Christopher: We followed that up more recently with The Musician’s Ear. I alluded to that earlier. It’s all about active listening. In that case we were teaching one specific skill, something that’s normally missed out on. People don’t realize they’re missing it. It’s deeply tied to musicality but it’s not quite what we specialize in in the Musical U membership. It didn’t quite fit into here’s a new training module or two. So we wanted to put that together and have it in a 10-week program that could kind of immerse people in that skill and start from the very beginning because most people have never been introduced to that.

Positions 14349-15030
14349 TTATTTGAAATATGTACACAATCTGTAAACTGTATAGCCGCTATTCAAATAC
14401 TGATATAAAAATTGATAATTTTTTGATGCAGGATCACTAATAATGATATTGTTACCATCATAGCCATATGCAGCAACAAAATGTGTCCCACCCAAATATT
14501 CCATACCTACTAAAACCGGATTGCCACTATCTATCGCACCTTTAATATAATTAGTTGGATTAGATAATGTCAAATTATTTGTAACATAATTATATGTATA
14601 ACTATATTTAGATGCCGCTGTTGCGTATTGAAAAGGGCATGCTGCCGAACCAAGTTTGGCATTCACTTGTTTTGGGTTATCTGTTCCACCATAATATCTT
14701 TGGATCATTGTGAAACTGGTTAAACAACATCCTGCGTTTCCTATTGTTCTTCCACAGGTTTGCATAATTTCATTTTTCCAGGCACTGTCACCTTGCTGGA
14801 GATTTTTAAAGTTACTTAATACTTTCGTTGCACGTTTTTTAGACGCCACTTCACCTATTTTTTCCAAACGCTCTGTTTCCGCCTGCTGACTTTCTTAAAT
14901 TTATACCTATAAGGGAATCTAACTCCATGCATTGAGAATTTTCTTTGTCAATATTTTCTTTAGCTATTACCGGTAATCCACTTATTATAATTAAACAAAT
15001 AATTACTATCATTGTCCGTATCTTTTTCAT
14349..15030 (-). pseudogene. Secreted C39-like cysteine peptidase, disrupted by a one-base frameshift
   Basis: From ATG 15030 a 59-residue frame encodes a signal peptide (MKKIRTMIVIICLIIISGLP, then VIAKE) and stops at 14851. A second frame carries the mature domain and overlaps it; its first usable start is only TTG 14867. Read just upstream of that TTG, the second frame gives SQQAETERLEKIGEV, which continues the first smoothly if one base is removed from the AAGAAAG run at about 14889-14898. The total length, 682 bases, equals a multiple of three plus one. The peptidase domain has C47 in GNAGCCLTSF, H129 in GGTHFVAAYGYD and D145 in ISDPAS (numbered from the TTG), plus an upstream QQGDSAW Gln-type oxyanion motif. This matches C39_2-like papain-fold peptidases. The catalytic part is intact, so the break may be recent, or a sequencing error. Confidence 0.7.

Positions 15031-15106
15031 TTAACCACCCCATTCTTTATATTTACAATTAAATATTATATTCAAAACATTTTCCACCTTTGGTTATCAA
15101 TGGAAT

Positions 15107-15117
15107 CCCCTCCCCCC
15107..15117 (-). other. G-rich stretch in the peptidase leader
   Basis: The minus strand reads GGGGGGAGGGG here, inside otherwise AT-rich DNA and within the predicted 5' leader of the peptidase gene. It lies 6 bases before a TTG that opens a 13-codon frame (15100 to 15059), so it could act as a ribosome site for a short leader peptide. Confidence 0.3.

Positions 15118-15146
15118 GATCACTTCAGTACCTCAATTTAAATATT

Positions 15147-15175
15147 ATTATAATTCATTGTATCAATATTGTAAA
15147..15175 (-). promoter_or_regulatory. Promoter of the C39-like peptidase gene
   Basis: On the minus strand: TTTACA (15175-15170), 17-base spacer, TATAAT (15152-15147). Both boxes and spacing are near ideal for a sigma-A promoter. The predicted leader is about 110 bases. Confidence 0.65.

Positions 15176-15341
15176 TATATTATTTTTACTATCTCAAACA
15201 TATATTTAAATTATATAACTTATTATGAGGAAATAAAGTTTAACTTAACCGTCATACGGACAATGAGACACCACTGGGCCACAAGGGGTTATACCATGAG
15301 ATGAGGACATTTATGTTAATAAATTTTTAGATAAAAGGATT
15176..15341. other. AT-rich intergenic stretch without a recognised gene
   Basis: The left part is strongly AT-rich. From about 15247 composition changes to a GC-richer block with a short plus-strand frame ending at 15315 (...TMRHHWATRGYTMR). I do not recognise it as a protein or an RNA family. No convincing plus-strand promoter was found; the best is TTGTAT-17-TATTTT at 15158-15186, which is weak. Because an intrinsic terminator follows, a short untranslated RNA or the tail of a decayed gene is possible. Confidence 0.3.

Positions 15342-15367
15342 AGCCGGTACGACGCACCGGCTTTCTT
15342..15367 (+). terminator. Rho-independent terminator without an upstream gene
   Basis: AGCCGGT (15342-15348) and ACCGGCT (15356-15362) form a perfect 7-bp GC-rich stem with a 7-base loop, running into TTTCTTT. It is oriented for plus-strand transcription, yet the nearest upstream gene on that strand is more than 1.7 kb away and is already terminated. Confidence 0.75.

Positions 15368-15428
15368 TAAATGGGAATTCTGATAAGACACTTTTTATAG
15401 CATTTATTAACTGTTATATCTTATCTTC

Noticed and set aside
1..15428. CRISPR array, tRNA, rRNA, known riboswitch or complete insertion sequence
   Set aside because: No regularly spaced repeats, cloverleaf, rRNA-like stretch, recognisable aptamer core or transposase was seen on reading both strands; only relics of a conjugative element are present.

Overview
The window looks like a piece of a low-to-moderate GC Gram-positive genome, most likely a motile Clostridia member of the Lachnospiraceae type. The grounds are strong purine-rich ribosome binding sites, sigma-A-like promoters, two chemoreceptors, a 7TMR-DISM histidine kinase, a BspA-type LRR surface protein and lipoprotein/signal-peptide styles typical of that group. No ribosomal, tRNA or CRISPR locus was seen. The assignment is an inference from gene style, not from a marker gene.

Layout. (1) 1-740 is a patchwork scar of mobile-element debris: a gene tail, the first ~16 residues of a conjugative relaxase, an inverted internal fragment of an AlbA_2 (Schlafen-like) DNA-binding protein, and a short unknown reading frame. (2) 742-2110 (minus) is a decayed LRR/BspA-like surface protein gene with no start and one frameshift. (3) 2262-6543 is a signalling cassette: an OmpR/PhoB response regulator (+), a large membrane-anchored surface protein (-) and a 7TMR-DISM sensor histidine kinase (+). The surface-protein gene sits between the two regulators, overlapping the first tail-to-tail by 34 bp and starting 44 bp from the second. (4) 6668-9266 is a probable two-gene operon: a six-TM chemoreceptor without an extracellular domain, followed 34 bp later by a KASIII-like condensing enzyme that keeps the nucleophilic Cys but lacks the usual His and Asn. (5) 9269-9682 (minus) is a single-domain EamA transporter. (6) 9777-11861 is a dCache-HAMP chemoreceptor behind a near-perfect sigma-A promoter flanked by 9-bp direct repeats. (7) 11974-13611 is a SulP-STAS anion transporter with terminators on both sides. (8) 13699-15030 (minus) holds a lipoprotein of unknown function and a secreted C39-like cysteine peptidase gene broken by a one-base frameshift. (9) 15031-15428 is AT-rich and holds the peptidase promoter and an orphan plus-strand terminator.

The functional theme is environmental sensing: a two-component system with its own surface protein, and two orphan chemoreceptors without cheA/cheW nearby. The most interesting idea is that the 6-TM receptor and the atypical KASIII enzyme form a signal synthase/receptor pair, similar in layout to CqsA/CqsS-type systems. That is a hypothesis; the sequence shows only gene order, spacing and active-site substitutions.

Christopher: Most recently we just had a course called the Circle Mastery Experience, and that was recent enough that I won’t rehash it all here. But suffice to say: isolated topic from music theory, approaching it in a musicality way instead. And, again, zero start point and very clear end point. You can probably figure out the common factor there is these are all cases where we were starting from scratch and trying to teach one particular thing with a very clear outcome. And in that case I think courses, and we’ve been finding, courses are a beautiful complement to what we offer in that all-inclusive membership. I don’t what to make this out as this is all about Musical U and our product line, because you may care about that, you may not. But I hope everyone will understand the more generalizable point there, that there are cases in your musical life where you need an all-encompassing, flexible solution. Just like in personal lessons where the teacher will provide you, where they can guide you through the wilderness as it were.